St Margaret's Recycling & Transfer Centre Ltd (Represented by Adare Human Resource Management) v Ryszard Smoktunowicz (Represented by Hoban Boino, Solicitors)


Labour Court (Ireland)





St Margaret's Recycling & Transfer Centre Limited (Represented by Adare Human Resource Management)
Ryszard Smoktunowicz (Represented by Hoban Boino, Solicitors)

1. An appeal of an Adjudication Officer's Decision no. DEC-E2016-098/MMcE.


2. The Complainant appealed the Decision of the Adjudication Officer to the Labour Court on the 11 July 2016. A Labour Court hearing took place on the 7 March 2017. The following is the Court's Determination:


This is an appeal by Mr Ryszard Smoktunowicz against the Decision of an Adjudication Officer/Equality Officer DEC-E2016-098/MMcE under the Employment Equality Acts 1998 – 2011 (the Acts) in a claim alleging discriminatory dismissal on the disability ground by his former employer St Margaret's Recycling & Transfer Centre Limited. He also submitted a claim alleging discrimination on the race grounds. The Adjudication Officer/Equality Officer held that (i) the Complainant had failed to establish that he had a disability within the meaning of the Acts and (ii) in relation to discrimination on the race ground he held that here was not sufficient prima facie evidence to support the claim. The latter claim was formally withdrawn. The Complainant appealed against the Adjudication Officer/Equality Officer decision.


For ease of reference the parties are given the same designation as they had at first instance. Hence Mr Ryszard Smoktunowicz will be referred to as “the Complainant” and St Margaret's Recycling & Transfer Centre Limited, will be referred to as “the Respondent”.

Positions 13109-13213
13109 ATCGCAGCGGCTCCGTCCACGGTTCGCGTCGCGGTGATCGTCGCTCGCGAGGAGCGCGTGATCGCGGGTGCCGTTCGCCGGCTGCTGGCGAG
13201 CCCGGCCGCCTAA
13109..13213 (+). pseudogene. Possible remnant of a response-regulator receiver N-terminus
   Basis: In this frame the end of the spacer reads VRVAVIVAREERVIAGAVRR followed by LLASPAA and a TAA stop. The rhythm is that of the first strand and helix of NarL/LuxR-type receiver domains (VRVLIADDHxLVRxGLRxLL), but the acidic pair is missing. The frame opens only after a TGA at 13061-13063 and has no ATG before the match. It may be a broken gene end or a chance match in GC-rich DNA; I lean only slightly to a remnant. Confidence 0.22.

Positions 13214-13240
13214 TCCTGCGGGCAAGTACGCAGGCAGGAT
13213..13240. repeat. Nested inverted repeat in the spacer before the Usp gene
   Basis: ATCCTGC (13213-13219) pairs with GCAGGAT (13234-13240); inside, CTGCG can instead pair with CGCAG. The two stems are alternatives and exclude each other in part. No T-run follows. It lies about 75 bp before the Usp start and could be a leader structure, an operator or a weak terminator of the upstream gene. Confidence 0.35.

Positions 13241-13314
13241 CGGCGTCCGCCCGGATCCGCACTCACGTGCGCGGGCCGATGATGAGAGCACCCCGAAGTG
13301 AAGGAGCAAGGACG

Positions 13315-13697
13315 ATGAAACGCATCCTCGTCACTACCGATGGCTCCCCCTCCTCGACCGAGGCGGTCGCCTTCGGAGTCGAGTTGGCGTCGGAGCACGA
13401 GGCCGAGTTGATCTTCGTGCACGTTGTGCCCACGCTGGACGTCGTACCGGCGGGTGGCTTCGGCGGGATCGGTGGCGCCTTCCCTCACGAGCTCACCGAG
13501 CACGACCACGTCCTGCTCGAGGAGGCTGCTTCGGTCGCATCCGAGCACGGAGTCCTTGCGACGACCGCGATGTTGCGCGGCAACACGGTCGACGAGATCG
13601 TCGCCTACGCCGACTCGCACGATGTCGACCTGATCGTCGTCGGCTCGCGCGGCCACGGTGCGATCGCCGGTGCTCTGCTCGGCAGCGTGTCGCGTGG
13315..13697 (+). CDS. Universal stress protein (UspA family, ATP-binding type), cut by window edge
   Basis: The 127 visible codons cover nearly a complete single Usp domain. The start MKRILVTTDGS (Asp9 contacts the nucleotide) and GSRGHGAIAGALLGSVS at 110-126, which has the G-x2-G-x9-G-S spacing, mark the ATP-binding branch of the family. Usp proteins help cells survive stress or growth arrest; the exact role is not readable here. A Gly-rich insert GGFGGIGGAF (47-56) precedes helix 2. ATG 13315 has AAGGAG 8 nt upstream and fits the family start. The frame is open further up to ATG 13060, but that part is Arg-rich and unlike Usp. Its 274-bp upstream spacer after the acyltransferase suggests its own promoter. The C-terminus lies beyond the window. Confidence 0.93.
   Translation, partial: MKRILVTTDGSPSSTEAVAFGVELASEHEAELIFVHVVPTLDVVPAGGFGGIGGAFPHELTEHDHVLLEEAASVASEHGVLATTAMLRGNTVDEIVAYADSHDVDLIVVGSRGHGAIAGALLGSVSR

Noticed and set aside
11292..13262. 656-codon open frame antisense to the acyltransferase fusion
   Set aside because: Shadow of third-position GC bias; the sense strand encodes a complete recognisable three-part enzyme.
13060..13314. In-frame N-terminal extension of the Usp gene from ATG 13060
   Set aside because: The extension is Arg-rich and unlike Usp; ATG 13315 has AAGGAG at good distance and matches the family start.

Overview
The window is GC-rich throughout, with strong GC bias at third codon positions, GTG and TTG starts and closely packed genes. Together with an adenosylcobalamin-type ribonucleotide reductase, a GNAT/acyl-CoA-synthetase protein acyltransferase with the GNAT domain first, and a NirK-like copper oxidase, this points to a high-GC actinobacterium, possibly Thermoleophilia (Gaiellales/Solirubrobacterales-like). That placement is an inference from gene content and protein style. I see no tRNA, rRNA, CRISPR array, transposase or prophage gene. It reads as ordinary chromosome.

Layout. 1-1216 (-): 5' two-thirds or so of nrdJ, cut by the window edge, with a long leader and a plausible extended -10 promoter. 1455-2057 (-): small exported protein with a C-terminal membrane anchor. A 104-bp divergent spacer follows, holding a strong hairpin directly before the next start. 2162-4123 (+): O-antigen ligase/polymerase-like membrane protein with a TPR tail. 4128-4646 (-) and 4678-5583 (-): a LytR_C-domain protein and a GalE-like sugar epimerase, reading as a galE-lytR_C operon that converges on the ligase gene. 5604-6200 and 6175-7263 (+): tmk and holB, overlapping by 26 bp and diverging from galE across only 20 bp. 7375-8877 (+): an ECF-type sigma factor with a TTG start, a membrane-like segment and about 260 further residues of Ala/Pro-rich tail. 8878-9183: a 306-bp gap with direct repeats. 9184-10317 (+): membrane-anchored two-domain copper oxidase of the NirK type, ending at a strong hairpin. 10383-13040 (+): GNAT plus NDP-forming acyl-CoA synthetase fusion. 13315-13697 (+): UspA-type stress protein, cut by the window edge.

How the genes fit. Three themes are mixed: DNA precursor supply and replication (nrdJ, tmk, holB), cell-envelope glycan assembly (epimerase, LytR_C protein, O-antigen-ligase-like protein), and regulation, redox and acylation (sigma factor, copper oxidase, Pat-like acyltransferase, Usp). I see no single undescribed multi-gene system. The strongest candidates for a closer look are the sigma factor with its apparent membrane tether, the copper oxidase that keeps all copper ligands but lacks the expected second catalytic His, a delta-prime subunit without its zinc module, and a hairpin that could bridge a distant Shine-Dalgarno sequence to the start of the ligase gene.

The Complainant referred a complaint under the Acts to the Director General of the Equality Tribunal on 19 th March 2015. The Adjudication Officer/Equality Officer issued his Decision on 7 th July 2016. On 11 th July 2016, the Complainant appealed the Adjudication Officer's Decision. The appeal came before the Court on 7 th March 2018.


The Complainant was employed by the Respondent from 28 th January 2014 as a General Operative. He claimed that he was injured at work on 14 th October 2014 and as a result had to leave the workplace that day and attend a GP. He submitted a medical certificate with an expiry date of 28 th October 2014, indicating that he was suffering from “back pain lower back”. The Respondent furnished the Complainant with a P45 on 25 th November 2014.

Summary of the Complainant's Case

Mr Krystian Boino Solicitor, Hoban Bonino Solicitors, on behalf of the Complainant submitted that the Complainant was suffering from a disability at the material time and his dismissal was on the ground of his disability. He contended that the Complainant's disability came within the definition of Section 2 (c) of the Acts:-

Section 2 (c) the malfunction, malformation or disfigurement of a part of a person's body.


Mr Boino stated that the Complainant submitted a medical certificate and a Social Welfare Illness/Injury Benefit Form on 15 th October 2014, following an accident at work the previous day. These were furnished to the Respondent. The medical certificate indicated that he was suffering from lower back pain and the Respondent signed the Social Welfare Form. The Complainant obtained two further medical certificates which extended his sick leave for a further four weeks, he said that these were delivered to the Respondent. Mr Boino said that the Respondent refused to accept these documents, claiming that he did not work for them any longer.


Mr Boino referred to a medical report dated 28 th October 2015 from the Complainant's GP which stated that the Complainant had incurred an accident at work in an alternative employment on 17 th August 2013 during which he sustained a number of injuries. In this report the GP stated that the Complainant's injuries indicated on an x-ray carried out on 17 th October 2014 showed that he had L4/5 disc space reduction and possible C5/6 disc space reduction minor thoracic scoliosis concave to the right. The Report stated that he was absent from work from 14 th October 2014 until 28 th March 2015.